For the UK, like other large member states, the electronic monitoring of internal communications within the commission would also have flagged up the issue well before any public pronouncement would have been made.

Notwithstanding that the final calculations were based on figures supplied by the UK’s Office of National Statistics (ONS), the then UK Treasury Minister, Nicky Morgan, wrote to the prestigious House of Lords EU Committee in March of this year that the UK’s budget contribution would increase significantly because of the recalculations submitted to the EU’s statistical agency Eurostat.

The pro-European former Conservative cabinet minister Ken Clarke raised a laugh when he addressed the House of Commons on Monday and said: “May I first of all sympathise with the prime minister by being taken by surprise on a subject which everybody in the Foreign Office and the Treasury must have known was coming along for the last five months”. 

The European Commission’s budget commissioner, Jacek Dominik, voiced surprise on Monday at British Prime Minister David Cameron’s intemperate reaction. “I was surprised by the reaction because … up to this moment there was no single signal from the UK administration that they had problems with this figure,” Commissioner Jacek Dominik told reporters. (emphasis added).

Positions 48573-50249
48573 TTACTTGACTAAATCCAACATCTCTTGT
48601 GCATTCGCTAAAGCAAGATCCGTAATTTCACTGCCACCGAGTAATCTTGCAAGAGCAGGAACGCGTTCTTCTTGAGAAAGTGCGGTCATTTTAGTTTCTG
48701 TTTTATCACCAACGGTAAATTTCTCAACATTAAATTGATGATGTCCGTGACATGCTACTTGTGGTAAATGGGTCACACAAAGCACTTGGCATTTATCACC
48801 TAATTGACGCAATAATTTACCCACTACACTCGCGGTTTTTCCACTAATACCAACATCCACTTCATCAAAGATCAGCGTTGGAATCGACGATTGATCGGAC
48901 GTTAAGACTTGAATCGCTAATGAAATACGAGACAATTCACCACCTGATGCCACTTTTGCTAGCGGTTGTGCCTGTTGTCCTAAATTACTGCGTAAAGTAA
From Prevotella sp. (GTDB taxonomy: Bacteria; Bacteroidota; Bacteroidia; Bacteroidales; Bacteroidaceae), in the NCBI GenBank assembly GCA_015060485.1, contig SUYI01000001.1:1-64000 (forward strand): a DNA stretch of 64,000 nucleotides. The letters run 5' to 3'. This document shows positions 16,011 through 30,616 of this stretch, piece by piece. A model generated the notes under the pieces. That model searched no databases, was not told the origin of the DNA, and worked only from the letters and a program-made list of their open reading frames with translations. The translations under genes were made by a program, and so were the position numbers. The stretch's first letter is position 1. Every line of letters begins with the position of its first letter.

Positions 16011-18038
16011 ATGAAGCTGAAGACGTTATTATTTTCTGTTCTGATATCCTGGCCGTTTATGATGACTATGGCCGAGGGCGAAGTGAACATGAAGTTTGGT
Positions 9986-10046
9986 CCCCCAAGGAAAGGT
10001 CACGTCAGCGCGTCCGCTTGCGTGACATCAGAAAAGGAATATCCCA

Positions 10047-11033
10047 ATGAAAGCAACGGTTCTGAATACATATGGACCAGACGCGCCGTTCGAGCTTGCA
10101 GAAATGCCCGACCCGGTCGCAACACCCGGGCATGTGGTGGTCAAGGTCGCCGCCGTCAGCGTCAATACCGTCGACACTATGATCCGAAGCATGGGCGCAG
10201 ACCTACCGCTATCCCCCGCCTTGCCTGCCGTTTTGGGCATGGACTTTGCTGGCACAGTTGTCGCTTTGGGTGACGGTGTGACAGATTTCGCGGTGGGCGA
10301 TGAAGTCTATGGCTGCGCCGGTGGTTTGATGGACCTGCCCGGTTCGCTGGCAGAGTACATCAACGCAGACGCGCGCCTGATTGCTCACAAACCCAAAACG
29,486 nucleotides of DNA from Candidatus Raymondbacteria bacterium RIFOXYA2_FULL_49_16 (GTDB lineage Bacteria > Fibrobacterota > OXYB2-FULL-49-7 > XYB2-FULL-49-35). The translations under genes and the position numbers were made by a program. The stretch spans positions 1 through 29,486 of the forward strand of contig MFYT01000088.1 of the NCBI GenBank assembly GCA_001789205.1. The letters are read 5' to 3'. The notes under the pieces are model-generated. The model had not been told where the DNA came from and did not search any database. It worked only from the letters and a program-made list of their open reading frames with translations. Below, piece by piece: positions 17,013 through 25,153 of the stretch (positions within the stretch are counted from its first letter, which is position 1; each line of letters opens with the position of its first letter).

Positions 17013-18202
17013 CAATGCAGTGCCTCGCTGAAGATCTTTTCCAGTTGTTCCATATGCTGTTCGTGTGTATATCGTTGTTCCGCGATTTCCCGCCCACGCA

Mr Dominik went on to state that the UK government has already had “two formal possibilities to react” and that “at none of those meetings” had it expressed “any concern”.

He also said: “We all agree on the methodology and the elements that are included in the contributions and we simply apply them. Never in the past was there a situation that such a decision was changed and implementation regulations have been changed because one of the member states has contested and… it would be extremely difficult to do it.” He went on to say “if you open this act for future negotiations you open up a Pandora’s box”. 

This is all highly inconvenient for David Cameron. The messages emanating from London are completely at odds with what the Commission is saying. 

Driven entirely by domestic political considerations, David Cameron’s UK Conservative party is utterly focussed on an upcoming by-election where their main rivals, the UK Independence party (UKIP) appear to be heading for victory. Having already lost one Tory MP to UKIP and looking like they will lose another, the party leadership is is in a state of high dudgeon about other Tory MPs defecting to UKIP before the May 2015 general election.

What compounds this scenario, is the already high likelihood that the Tories will fail to win an outright majority at the election, even under a first-past-the-post system. A successful surge from UKIP (winning between 10 and 30 seats) would lead to the end of David Cameron as party leader.

Hence, the Tories are currently solely motivated with defeating UKIP on the 20th November. All UK government actions will have to be viewed through this prism for the next three weeks. Cameron believes that by being seen to be ‘standing up to Brussels’ he can blunt UKIP’s appeal with voters. 

Was the current row about the extra budget contribution a failure of British intelligence at so many levels? Or the UK government knew all along and wanted to pick a fight? 

The only position that the UK Government currently holds about the controversy that garners some sympathy is that the demand to pay 2.1 billion euros by the 1st of December is crass and has all the political subtlety of ‘a flying brick’.